Kant’s Theoretical Reasons for Belief in Things in Themselves

Kant-Studien 107 (4):589-616 (2016)
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Abstract
I argue that Kant’s commitment to the existence of things in themselves takes the form of a commitment short of knowledge that does not violate the limitations on knowledge which he lays down. I will argue that Kant’s commitment fits his description of what he calls “doctrinal belief”: acceptance of the existence of things in themselves which is subjectively sufficient but not objectively sufficient. I outline two ways in which we accept the existence of things in themselves which are subjectively sufficient. First, we must accept the existence of appearances, which requires us to accept the existence of things in themselves. Second, we must accept the existence of an unconditioned ground of appearances.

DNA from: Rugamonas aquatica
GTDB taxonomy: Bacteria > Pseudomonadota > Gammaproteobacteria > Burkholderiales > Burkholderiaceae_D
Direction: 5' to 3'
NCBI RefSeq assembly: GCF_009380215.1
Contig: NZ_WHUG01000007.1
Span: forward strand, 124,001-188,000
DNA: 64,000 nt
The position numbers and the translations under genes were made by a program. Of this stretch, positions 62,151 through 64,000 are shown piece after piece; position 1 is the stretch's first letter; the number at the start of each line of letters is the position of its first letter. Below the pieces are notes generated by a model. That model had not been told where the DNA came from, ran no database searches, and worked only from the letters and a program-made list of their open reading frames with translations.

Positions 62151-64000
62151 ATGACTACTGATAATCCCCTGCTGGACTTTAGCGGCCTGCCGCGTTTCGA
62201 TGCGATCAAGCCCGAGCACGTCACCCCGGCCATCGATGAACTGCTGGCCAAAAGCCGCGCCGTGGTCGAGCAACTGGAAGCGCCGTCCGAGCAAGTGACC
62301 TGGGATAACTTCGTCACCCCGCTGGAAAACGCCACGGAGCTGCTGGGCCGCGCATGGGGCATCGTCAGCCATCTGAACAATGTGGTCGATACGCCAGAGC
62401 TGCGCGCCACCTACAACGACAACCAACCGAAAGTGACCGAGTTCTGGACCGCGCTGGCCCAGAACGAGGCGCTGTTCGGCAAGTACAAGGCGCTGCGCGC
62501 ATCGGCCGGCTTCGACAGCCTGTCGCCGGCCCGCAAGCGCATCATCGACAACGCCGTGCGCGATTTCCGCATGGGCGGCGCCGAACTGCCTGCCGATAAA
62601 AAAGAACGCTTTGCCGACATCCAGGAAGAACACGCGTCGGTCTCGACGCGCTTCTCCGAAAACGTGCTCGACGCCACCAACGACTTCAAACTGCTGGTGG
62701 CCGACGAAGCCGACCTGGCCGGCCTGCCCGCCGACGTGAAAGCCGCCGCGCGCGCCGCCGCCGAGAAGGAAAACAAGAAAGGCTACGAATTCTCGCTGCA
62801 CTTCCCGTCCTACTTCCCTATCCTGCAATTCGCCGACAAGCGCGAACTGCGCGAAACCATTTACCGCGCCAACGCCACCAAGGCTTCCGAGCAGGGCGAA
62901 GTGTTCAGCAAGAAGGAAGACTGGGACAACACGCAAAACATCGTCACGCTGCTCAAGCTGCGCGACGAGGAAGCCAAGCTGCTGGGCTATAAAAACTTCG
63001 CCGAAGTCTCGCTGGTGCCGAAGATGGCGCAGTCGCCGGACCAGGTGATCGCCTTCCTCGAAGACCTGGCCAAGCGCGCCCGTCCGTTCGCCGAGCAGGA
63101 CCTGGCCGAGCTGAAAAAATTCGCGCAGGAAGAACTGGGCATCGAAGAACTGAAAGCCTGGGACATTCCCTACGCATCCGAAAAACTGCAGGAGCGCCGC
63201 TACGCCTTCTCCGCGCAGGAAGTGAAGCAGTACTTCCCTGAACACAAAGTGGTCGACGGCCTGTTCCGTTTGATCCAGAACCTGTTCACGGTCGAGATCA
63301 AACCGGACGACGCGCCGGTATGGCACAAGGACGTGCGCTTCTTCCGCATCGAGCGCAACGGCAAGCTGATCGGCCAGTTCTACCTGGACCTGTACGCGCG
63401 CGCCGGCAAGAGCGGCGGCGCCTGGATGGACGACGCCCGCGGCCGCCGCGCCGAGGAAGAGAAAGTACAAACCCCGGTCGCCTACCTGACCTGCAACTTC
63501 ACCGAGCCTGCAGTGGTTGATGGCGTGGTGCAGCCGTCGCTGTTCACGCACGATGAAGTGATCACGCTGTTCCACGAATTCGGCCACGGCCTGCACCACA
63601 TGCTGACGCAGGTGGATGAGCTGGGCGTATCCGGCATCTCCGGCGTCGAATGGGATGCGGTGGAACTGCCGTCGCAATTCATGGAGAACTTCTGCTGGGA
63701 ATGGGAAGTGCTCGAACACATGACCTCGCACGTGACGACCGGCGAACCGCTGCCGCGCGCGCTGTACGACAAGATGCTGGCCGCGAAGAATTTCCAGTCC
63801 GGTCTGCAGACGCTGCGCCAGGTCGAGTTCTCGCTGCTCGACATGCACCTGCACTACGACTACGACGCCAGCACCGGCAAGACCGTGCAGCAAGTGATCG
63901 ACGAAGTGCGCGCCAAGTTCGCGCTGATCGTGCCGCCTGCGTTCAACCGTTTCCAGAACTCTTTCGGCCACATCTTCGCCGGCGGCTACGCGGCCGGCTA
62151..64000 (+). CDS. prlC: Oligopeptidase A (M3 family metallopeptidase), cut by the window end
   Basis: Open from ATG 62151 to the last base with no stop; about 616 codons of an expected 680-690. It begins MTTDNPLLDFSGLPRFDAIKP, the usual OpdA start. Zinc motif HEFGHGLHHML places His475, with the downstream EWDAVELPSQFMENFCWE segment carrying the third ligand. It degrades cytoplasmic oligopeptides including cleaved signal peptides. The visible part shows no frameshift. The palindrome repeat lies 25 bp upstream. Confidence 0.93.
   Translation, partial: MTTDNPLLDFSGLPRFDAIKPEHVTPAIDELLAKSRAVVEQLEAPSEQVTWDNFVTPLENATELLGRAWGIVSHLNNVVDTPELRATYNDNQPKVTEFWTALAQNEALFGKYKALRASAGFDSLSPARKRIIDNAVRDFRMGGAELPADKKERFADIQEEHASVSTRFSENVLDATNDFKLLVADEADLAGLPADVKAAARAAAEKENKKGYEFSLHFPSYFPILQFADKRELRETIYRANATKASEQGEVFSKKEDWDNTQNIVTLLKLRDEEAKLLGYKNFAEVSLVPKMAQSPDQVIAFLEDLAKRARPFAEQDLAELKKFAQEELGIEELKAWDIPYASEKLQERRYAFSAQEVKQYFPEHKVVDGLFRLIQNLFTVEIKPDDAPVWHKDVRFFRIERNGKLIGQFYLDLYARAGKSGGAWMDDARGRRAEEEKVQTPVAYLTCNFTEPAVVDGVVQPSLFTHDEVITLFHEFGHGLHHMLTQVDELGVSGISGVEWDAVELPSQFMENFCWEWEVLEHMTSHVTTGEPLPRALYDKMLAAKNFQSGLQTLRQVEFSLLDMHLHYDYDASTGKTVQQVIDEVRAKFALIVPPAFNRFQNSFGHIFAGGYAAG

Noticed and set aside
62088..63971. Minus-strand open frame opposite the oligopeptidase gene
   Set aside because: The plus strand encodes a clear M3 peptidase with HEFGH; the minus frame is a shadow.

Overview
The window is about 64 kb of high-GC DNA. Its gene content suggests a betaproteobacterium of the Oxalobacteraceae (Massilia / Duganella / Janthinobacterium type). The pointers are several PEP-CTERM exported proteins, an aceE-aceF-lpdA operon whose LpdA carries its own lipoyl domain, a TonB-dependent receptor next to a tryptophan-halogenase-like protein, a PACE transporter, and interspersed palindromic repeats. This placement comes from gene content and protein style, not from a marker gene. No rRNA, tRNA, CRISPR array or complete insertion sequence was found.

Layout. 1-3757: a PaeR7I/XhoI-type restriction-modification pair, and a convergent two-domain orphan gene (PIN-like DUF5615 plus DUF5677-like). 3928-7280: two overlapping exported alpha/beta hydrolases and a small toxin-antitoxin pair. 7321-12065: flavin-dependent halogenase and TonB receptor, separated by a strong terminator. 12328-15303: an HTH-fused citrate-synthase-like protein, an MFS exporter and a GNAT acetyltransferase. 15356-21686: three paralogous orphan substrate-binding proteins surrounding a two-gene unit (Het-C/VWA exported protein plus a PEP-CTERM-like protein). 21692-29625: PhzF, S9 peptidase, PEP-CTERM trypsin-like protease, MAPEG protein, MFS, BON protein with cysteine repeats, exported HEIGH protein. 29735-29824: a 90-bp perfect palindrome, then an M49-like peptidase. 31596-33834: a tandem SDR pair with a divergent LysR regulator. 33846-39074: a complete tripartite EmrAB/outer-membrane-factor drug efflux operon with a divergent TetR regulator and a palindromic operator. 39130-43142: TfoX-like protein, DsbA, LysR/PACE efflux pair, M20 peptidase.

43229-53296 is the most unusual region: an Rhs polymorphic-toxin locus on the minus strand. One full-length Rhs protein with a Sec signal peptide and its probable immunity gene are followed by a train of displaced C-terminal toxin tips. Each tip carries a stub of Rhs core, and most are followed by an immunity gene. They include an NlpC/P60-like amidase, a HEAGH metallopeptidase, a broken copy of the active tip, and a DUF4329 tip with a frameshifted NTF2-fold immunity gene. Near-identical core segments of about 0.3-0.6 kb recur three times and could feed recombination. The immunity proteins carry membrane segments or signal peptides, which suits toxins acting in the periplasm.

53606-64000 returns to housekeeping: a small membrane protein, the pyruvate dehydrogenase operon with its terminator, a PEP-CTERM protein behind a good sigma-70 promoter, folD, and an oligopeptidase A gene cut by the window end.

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Archival date: 2019-02-09
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2016-12-21

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